So, Prototypes and Data Binding are definitely a great improvement when woking with really big documents, but probably not noticeable at all for most of the cases. Because lucky us, Tv Apps do not have to usually deal with thousand of items, basically because they would be very hard to manage and navigate making use of Siri Remote.

Caviats…

In terms of performance, apart from loading times, the behavior of our views in runtime is also very important. So, lets put also some numbers to the runtime performance, measuring the frames per second when scrolling our huge list of 45k cats using each of the three different methods.

Frames per second directly using UIKitFrames per second directly using UIKit

Frames per second NOT using Prototypes and Data BindingFrames per second NOT using Prototypes and Data Binding

Frames per second using Prototypes and Data BindingFrames per second using Prototypes and Data Binding

Once again we can see that directly using UIKit offers a much better performance in terms of fps.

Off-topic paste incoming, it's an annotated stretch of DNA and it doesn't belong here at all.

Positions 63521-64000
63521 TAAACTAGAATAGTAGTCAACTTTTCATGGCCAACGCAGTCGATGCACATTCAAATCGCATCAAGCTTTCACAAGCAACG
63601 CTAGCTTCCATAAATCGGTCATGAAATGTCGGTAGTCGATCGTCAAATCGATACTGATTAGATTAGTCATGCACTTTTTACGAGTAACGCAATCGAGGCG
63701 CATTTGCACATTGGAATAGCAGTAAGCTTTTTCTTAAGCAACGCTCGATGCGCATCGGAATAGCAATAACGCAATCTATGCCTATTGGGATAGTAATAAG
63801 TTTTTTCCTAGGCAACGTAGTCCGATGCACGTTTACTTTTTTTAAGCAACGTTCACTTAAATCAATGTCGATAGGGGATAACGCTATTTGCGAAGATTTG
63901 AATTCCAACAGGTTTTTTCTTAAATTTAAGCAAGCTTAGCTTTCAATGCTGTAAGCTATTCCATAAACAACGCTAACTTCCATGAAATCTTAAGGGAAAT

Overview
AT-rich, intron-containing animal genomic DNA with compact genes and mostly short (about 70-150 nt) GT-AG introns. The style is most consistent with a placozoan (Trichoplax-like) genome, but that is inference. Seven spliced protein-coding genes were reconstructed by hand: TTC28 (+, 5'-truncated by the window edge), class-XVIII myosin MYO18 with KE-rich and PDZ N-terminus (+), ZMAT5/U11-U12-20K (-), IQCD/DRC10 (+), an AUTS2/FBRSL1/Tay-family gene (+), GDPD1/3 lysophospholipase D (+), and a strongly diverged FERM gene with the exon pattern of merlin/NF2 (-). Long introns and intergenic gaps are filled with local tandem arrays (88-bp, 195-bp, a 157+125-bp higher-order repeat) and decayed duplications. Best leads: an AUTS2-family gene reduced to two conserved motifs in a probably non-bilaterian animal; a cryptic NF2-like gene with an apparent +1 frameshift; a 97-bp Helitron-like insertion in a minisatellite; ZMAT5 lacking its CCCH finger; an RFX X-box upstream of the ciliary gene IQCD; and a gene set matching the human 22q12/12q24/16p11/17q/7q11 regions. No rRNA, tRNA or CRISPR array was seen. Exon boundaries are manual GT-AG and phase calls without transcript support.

In the results of TVML, we can also see that the benefit in loading times that we can get using Prototypes and Data Binding, is not free. It has a high cost in runtime performance with a scrolling animation dropping down from 43 to 27 fps.

It looks like the definition of the collection with a single prototype item, apart from offering better loading times, does also require extra computing effort to build each single item. This ends up with an important impact in the fps of our views.

Conclusion

Prototypes and Data Binding are really cool. They do improve a lot the loading times, specially when dealing with huge documents.

But, as we have seen in numbers, the benefit on loading times is not really noticeable for collections with “just a few” items, and it has a quite high cost in terms of runtime performance.

As a result of that, Prototypes and Data Binding should not be seen as a replacement to traditional TVML collections loading techniques, but as a new alternative. Their usage convenience should be analyzed, taking into account the characteristics of each specific case.

Feel free to follow me on github, twitter or dcordero.me if you have any question.